Iraq to punish Turkey, Kurds over 'smuggled' oil exports: Minister
BAGHDAD - Reuters
Company photoIraq will take legal and other measures to punish Turkey and Iraqi Kurdistan, as well as foreign companies, for any involvement in Kurdish exports of “smuggled” oil without Baghdad’s consent, the oil minister said on Jan. 17.
Abdul Kareem Luaibi told reporters the government was preparing legal action against Ankara and would blacklist any companies dealing with oil piped to Turkey from Iraq’s autonomous northern region without permission from Baghdad. The Kurdistan Regional Government said last week that crude had begun to flow through the pipeline, and exports were on track to start at the end of January, inviting bidders to register with the Kurdistan Oil Marketing Organisation.
Luaibi said it was not in Turkey’s interest to jeopardise bilateral trade worth $12 billion a year, saying Baghdad would consider boycotting all Turkish companies and cancelling contracts with Turkish firms if the oil exports went ahead.
Turkey has been saying it sides with a peaceful soluiton to be reached by Baghdad and Arbil, asserting it has no interest in interfering Iraqi governments’ business.
“We will not be engaged in a business violating the [Iraqi] Constitution. We would not [act in violation] of Iraq’s integrity and sovereignty,” Turkish Energy Minister Taner Yıldız said on Jan. 14, a few days after Baghdad’s vocal warning to Ankara and Arbil .
“The Iraqi government holds Turkey legally responsible on this subject and reserves the right to demand resultant losses,” Iraqi Deputy Prime Minister for Energy Hussain al-Shahristani said.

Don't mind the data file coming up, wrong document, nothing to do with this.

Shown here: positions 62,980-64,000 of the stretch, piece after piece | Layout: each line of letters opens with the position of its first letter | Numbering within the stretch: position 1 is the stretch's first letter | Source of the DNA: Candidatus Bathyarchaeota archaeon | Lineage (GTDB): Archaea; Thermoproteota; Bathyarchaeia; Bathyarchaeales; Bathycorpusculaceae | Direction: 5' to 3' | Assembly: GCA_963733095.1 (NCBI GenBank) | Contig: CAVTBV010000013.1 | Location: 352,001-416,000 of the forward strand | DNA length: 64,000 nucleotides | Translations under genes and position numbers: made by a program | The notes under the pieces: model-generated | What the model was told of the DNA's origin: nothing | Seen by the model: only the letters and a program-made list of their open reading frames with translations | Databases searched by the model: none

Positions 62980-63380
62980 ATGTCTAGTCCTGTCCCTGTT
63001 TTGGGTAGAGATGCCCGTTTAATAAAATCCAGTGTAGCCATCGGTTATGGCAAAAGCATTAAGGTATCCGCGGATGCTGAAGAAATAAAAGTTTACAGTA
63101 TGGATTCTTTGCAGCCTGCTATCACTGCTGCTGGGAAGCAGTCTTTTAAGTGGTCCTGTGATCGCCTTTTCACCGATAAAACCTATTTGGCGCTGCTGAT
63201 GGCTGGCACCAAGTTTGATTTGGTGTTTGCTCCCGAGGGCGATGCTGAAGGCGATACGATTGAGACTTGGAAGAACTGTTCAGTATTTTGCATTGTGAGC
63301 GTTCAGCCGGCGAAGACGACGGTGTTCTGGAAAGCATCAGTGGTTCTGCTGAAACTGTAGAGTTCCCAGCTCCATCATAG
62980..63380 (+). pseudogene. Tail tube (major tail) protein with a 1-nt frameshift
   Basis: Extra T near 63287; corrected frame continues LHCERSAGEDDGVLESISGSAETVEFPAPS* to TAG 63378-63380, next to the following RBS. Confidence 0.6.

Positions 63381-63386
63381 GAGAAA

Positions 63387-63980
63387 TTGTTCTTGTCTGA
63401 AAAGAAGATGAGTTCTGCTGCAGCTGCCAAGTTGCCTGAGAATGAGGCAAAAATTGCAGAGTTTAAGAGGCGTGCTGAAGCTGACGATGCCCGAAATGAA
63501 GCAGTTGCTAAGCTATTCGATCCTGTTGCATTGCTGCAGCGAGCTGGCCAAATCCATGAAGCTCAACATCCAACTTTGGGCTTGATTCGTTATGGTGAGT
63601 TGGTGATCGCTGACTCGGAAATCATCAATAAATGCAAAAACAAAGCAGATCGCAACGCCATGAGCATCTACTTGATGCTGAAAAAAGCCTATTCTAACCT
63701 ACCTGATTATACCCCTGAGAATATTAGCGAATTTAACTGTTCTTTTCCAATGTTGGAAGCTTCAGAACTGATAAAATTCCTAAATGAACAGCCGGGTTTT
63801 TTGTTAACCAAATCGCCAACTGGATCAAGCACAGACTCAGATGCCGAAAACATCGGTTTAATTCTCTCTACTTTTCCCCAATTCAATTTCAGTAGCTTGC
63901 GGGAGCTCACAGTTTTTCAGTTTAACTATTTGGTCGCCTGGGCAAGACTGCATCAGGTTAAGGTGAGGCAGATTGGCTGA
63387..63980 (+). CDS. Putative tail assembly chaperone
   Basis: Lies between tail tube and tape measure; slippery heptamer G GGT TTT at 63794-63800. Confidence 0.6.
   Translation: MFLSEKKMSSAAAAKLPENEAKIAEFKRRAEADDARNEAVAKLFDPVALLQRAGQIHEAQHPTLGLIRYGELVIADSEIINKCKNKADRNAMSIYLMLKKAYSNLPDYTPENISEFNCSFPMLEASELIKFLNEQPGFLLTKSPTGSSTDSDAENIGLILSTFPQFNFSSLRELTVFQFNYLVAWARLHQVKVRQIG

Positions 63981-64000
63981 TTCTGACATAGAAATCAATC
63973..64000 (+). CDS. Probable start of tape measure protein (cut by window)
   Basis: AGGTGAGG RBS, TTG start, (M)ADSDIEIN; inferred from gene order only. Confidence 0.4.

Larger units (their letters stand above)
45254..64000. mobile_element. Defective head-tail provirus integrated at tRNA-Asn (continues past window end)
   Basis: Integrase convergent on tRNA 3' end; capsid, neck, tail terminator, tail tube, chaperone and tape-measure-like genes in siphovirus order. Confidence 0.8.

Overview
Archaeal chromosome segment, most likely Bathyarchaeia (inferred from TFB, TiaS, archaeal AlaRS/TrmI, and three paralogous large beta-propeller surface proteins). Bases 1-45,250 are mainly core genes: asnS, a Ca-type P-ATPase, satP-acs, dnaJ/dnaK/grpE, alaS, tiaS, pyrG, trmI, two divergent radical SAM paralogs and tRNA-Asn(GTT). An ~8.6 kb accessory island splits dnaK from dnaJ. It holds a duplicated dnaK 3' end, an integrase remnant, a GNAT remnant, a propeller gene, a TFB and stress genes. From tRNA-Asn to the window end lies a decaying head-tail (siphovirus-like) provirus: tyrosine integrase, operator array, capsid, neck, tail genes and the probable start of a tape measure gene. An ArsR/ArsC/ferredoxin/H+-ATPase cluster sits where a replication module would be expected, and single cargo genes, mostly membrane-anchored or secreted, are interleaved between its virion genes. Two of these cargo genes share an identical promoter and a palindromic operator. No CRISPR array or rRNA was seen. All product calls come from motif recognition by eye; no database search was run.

In an interview with Reuters on Jan. 12, Iraqi Prime Minister Nouri al-Maliki threatened to cut the Kurdish region’s 17 percent share of the federal budget if exports via the pipeline went ahead without central government consent.
A draft budget drafted by Baghdad requires the Kurds to export 400,000 barrels per day (bpd), well above the region’s current export capacity, and says Baghdad will deduct any shortfall from the 17 percent share of state revenues to which they are entitled.
Luaibi also said Jan. 17 the Finance Ministry had been told to calculate how much should be deducted from Iraqi Kurdistan’s 17 percent share of the federal budget if the region failed to meet a government-set export target.
Preparations were under way, Luaibi said, “to raise a lawsuit against the Turkish government for allowing Kurdistan to pump oil through the export pipeline without the approval of the Iraqi central government, which represents ... a clear violation of the agreement signed between the two countries ... governing the export of Iraqi oil through Turkey.”